We just never know whom we’re going to find for our next guest post. Today, we’re featuring the granddaughter of Kenneth T. Bainbridge, the director of the Trinity nuclear test. This guest post is a great complement to our In the Footsteps series, which you can find HERE.
Claire Robinson May is a playwright in the Northeast Ohio Master of Fine Arts (NEOMFA) program. Her ten-minute performance piece, The Trinity Project, is being produced this month by the Oddy Theater Lab. Her full-length plays Mother/Tongue and Standardized ChildTM have been performed at Cleveland Public Theatre. She teaches Legal Writing at Cleveland-Marshall College of Law and lives in Cleveland Heights with her husband, two sons, and a few other animals.
KENNETH BAINBRIDGE, IN HIS GRANDDAUGHTER’S WORDS
“Now we are all sons of bitches.” That’s what my grandfather, Kenneth T. Bainbridge, said after the successful Trinity test of the first atomic bomb at Alamogordo, New Mexico, in July 1945. Not a grand soliloquy like J. Robert Oppenheimer’s—Ken cut right to the heart of the matter.
Ken Bainbridge directed the Trinity Test. He always said he was glad the test was a success because otherwise he would have had to climb the tower to investigate what had gone wrong.
Ken was forty at the time of the test and a married father of three. He was a Harvard University physics professor who had relocated his family to Los Alamos, New Mexico, so that he could work on the Manhattan Project, one of the most top-secret endeavors in history.
Ken and his nine-year-old son, Martin, drove from Cambridge to Los Alamos in early July 1943. In late August, after Ken had arranged for their housing, my grandmother, Margaret Bainbridge (Peg), brought daughters Margaret (Margi) and Joan out to Los Alamos on the train. Joan was six. My mother, Margi, was fourteen months old. She learned to walk on the train to New Mexico. They lived at Los Alamos for the next two years.
The Bainbridges moved into a two-family house on the coveted Bathtub Row (so named because the street had the only housing units with bathtubs). Physicist Norman Ramsey’s family lived on the other side of the house. (Ramsey would go on to share a Nobel Prize in 1989.) Joan and Martin explored the new landscape, distressing the patrol guards with their utter disregard of the security fence.
Oppenheimer managed the gasoline rations so that scientists and their families could take the occasional day trip. There were picnics, mineral collecting outings, and visits to the pueblo. Joan remembers weekend fishing trips and other adventures with her father, writing, “I have some childhood memories with Dad at Los Alamos—I still have the trout rod he made for me, hand wrapped with silk . . . but, thinking about it, there are not as many as I might have imagined. He was very absorbed and then gone much of the time in the spring of ’45.” The test blast would occur on July 16, 1945.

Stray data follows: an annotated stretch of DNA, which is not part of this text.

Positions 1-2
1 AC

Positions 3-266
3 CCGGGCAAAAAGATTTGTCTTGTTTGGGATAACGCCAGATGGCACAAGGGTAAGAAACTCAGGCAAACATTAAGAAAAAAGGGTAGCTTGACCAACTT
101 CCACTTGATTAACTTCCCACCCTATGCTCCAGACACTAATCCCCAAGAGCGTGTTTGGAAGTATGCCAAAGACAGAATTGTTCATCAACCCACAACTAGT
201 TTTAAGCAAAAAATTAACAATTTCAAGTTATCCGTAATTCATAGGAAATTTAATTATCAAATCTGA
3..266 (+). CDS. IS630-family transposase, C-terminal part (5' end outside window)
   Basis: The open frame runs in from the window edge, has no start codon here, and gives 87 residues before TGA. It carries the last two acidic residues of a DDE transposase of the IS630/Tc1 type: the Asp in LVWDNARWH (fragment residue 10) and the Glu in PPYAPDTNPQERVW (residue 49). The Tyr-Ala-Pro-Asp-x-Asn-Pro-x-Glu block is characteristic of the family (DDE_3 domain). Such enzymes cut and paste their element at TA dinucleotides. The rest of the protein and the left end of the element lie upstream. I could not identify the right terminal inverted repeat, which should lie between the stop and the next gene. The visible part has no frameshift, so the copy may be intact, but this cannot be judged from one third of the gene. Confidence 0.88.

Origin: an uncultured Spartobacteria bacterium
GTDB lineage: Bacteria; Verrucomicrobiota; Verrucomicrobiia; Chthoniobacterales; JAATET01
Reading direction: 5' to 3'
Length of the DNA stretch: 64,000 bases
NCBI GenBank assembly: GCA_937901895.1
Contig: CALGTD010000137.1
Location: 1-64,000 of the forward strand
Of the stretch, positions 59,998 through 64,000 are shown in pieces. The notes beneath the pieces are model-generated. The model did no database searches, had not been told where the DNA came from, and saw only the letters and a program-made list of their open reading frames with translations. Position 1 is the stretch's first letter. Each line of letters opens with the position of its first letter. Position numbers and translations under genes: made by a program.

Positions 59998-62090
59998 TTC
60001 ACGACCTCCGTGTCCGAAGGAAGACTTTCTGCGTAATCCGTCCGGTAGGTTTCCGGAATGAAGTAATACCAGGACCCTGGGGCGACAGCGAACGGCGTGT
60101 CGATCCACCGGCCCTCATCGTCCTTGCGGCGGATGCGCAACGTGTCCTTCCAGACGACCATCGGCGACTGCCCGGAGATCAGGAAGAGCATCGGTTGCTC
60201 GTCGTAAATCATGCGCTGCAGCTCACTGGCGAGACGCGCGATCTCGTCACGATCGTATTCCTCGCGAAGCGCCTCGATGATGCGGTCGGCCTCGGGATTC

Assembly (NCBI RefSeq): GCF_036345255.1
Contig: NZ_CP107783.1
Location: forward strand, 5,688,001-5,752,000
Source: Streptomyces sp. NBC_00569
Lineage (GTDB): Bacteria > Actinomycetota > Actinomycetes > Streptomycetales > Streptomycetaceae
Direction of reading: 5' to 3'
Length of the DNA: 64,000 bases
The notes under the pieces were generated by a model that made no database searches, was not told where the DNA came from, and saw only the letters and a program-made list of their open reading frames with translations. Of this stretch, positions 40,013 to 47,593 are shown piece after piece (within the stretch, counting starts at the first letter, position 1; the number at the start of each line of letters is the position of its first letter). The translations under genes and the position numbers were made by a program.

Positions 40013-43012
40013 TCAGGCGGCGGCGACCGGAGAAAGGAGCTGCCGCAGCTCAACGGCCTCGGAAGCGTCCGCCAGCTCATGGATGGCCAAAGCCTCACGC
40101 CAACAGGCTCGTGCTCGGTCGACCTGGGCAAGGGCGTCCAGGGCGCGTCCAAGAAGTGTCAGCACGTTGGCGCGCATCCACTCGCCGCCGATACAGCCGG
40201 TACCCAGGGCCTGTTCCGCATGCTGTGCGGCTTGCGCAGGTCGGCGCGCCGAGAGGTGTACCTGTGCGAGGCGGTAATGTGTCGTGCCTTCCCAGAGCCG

After the war, my grandfather joined the numerous physicists who spoke out against nuclear weapons. But he never wavered in the conviction that developing the bomb was necessary. He later wrote in the Bulletin of Atomic Scientists that he had “a somewhat bloodthirsty viewpoint on the war” when he decided to join the Manhattan Project because he’d already heard first-hand accounts of Nazi atrocities from some of the European scientists he knew.
When I studied the history of science as an undergraduate at Harvard University in the early 1990s, I invited my grandfather to come to campus to hear a panel discussion that took place each year in one of the core science courses. Scientists such as Hans Bethe and Victor Weisskopf spoke to students about the development of the bomb and the decision to use it against Japan to end the war. Ken’s Los Alamos friends would wave from the stage, delighted to spot him in the Science Center auditorium. I was always proud to be with him. It was hardly a coincidence that my undergraduate studies focused on the history of twentieth-century physics.
Ken Bainbridge didn’t want to be remembered only for the bomb. He had many other achievements, both before and after the war, including his work on the Harvard cyclotron and the first experimental verification of E=MC2. When he chaired the Harvard University physics department in the early 1950s, Ken staunchly defended colleagues against the blacklisting attacks of Senator Joseph McCarthy. My grandfather was widely respected in his field as a careful and conscientious experimentalist and as a mentor to younger physicists. He was beloved by his family and many friends.
My grandfather died in 1996, shortly before his 92nd birthday. His wife, Peg, had died suddenly in 1967, several years before I was born. With both of them gone, I can’t help but wonder what transpired between my grandparents in the days after the test, when the families finally knew what really had been going on at Los Alamos. I wonder what role the experience may have played in Peg’s decision not long after the war to become a Quaker, a faith that wholly rejects violence. I now find myself drawn to the point where human history and family history intersect, in a blinding desert sky.